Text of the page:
This is an excellent film about the black dog that won a victory over our dear Robin Williams.  How dare I say “our” Robin Williams.  But he was “ours.”  He anointed our souls with his grace, giving us permission to claim him.  I have never seen depression described so well.  We cannot do any more for him, but we can certainly be supportive of our friends and family who deal with this very serious illness.  Please watch it.  Become more aware of what it means.



Filed under Captain Poolie's observations

19 responses to “The Black Dog of Depression

  1. poundheadhere

    It is the height of conceit for someone to tell a depressed person to snap out of it. Do we say that to someone with the flu? How about a broken leg? Yet we think nothing of doing so with mental illness of any kind. Maybe we should start calling it something else. Broken mind. Mental flu. Emotionitis. I don’t know. SOMETHING so people will get that it is a sickness, and that it requires medical intervention to control it – and that more than likely it is a chronic illness. I lived through it and came out on the other side more or less intact, but even all these years later there are times it threatens to smack me in the face all over again.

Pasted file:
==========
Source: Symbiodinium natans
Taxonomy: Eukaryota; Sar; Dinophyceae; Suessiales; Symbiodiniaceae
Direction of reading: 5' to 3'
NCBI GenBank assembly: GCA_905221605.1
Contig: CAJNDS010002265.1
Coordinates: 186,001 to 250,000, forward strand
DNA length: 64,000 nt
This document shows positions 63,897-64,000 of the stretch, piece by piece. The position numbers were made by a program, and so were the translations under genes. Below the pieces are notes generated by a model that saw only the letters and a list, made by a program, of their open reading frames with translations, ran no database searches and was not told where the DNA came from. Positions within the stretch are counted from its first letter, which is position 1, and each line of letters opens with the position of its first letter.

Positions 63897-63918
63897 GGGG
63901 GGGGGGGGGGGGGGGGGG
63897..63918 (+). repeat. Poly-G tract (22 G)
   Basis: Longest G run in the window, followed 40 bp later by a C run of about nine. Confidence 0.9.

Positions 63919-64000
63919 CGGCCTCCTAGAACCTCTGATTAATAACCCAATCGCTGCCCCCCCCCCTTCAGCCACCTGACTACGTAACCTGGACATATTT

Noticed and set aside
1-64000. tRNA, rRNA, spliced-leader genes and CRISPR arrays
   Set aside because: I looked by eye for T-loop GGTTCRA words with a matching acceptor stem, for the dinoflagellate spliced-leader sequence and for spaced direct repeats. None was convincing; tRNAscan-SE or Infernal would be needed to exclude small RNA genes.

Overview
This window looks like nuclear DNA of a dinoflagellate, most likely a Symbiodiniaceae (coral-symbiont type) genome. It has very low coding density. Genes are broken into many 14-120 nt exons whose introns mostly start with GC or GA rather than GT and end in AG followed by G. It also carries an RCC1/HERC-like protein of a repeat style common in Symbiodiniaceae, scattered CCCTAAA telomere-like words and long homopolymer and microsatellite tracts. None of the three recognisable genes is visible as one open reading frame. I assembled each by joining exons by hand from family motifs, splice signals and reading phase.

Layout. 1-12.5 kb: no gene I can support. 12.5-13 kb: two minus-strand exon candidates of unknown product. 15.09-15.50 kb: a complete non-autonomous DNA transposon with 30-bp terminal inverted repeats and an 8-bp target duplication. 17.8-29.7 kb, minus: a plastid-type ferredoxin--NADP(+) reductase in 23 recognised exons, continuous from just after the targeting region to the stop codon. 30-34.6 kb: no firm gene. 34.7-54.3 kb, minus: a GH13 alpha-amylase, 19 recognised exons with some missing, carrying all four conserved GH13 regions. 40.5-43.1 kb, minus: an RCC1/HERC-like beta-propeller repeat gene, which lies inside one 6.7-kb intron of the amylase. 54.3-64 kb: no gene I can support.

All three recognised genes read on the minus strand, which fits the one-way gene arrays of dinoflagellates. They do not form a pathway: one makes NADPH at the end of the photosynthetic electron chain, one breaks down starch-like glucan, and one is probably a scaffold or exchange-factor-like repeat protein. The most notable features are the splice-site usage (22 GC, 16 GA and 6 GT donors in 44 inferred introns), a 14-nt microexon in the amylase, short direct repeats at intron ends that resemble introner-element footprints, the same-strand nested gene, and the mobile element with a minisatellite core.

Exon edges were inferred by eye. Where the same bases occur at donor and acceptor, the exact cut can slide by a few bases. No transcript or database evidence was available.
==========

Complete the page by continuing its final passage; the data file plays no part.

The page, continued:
2. This is a great video… thanks for posting it.